Aston Villa's Revamped Defence Has Saved Them - But Things Must Change Going Forward

On the face of it, Aston Villa don't look like a team with a dependable defence. In fact, only rock-bottom Norwich City have conceded more goals than Dean Smith's side this season.

However, since football returned for this cold, fan-less addendum to the Premier League campaign, Villa have had remarkably cool heads at the back.

Tyrone Mings has been one of Aston Villa's key performers since the restart

The booming voice of Tyrone Mings marshalling his backline echoed around a cavernous London Stadium as Villa - with results going their way elsewhere - settled for a point against West Ham United on the season's final day.

For some, it may have seemed a risky strategy to simply protect a 0-0 scoreline for a side who were yet to record a single away clean sheet in the league. But when Jack Grealish fired in the opener with six minutes left, it seemed as if Smith's strategy had paid off.

Admittedly, Andriy Yarmolenko's deflected shot ensured Villa failed to leave an opponent's stadium without conceding, yet, the Midlands side hung on to secure the vital point they needed with a hard-fought 1-1 draw.

Overall, their defensive record is shambolic, yet, in the ten games post-lockdown Villa have conceded just 11 times - only five clubs in the division can boast a better ratio. Going into the break, Villa were conceding more than two goals a game, since the restart this has practically been halved.

Smith has been able to rely upon the likes of Mings and Ezri Konsa to turn out impressive displays in his backline, but Villa's midfield has also been instrumental in tightening up what was once a leaky side.

Douglas Luiz has enjoyed a personal resurgence of his own post-lockdown, thriving as the side's defensive midfielder. The Brazilian - unlike his ever-changing haircut - has been remarkably consistent as the team's anchor in the middle, snuffing out attacks and neatly knitting play together.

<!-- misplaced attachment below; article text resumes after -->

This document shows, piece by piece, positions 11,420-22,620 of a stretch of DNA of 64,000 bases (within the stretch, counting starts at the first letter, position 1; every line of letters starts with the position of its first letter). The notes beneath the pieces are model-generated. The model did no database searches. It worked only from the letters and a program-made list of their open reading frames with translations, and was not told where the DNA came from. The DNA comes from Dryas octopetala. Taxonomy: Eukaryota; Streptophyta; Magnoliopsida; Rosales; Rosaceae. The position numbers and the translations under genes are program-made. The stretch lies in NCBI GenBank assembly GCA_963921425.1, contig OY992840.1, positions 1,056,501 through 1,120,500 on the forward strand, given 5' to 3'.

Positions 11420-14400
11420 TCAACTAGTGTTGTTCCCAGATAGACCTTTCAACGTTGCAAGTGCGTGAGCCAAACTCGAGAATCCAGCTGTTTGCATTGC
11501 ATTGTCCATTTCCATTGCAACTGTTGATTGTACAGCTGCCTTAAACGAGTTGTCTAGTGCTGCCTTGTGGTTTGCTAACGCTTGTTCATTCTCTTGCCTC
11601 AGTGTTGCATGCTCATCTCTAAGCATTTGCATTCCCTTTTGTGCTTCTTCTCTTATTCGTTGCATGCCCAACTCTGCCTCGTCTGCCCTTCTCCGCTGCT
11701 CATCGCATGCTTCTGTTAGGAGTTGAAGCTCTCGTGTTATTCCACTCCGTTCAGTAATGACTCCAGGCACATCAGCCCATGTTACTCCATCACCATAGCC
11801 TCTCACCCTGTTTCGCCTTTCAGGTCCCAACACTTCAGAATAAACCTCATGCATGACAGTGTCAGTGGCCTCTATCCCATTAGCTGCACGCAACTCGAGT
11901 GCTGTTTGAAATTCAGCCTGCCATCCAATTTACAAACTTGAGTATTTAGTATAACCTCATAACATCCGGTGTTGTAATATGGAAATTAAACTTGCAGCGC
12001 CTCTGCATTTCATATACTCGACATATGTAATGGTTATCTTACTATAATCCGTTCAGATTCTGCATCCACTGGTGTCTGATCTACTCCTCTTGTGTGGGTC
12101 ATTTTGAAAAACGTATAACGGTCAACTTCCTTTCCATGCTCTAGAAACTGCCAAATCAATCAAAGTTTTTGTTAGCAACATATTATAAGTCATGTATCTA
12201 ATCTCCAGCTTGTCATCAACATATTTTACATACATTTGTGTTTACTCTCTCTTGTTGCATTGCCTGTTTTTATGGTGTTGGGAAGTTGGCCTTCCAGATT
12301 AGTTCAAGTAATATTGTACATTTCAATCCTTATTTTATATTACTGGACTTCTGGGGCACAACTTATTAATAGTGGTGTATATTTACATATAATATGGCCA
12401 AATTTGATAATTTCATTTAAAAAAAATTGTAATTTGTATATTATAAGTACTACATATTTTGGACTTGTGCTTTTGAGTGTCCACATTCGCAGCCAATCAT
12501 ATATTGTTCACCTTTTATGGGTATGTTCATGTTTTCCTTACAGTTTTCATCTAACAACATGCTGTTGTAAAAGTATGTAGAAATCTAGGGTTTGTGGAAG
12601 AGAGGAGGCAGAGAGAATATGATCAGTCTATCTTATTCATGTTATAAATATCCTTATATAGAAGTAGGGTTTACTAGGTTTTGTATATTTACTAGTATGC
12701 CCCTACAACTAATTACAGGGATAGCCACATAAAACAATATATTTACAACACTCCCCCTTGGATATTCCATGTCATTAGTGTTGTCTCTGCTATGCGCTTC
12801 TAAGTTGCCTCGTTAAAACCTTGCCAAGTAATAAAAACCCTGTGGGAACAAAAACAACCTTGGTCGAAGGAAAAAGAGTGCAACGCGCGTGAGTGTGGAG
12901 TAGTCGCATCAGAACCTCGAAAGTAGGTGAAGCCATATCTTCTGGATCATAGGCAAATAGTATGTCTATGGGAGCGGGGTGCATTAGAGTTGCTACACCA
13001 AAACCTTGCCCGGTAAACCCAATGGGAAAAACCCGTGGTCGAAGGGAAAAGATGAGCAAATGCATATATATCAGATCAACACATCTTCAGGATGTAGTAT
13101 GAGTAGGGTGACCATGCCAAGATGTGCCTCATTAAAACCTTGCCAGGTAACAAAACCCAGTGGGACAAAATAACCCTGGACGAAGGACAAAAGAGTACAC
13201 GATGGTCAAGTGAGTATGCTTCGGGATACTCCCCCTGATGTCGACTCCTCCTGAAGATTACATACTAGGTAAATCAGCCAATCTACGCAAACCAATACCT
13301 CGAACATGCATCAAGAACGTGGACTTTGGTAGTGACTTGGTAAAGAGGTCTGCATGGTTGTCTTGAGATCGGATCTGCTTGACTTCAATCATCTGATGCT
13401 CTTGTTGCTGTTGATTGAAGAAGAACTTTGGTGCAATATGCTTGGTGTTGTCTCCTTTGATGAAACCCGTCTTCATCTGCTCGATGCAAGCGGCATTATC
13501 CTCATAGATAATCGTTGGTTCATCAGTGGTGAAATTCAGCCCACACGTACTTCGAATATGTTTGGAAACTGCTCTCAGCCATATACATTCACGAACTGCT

Douglas Luiz tussles with Michail Antonio during Villa's 1-1 draw with West Ham

In the last Premier League game before the three-month hiatus, Luiz was dispossessed four times against Leicester City. As Villa fought for their top flight status at West Ham, Luiz didn't squander possession once and in the ten games since that 4-0 Leicester drubbing, he has lost the ball just four times combined.

This added care on the ball extends to where he pops up on the pitch as Luiz has significantly reduced the number of touches he has in the opposition's penalty area in recent weeks, pointing to a greater focus on holding his position when Villa are on the attack.

However, with the holes in their back line somewhat plugged, their attack has suffered. To borrow Rafa Benítez's analogy, trying to strike a balance between the two sides of the game is like wrestling with a short blanket - if you cover your head, your feet are cold, if you cover your feet, your head is cold.

Benítez doesn't divulge whether the feet or head represent attack or defence but blankets aside, Villa have struggled to muster chances, let alone goals - only Crystal Palace and Norwich have scored fewer since June.

Aston Villa's Mbwana Samatta has scored just one league goal since joining the club in January

Grealish - who has operated from either the flanks or midfield - is the club's top scorer in the league with eight goals this season but the Villa captain netted his first since mid-January against West Ham on the final day.

Yet, Grealish is also one of the side's chief creators and - considering Villa spent close to £150m in the summer - the Birmingham-born 24-year-old can hardly be expected to do it all himself.

Even if Grealish does stay at Villa Park - which is far from a certainty - the club will need to improve their goal threat without completely sacrificing this newfound defensive solidity. Whether that involves dipping back into the transfer market or somewhat loosening the defensive restraints depends on the club's financial standing and Grealish's future.

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In the end, Villa were perhaps slightly fortunate that their Premier League survival was ensured by Arsenal's resilience against Watford. However, Smith's radical improvements to his team's backline gave them a fighting chance after spending much of the campaign on the wrong side of the perforated line.

Now that the defence is sorted, all he needs to do is fix the attack. Easy, right?

Source : 90min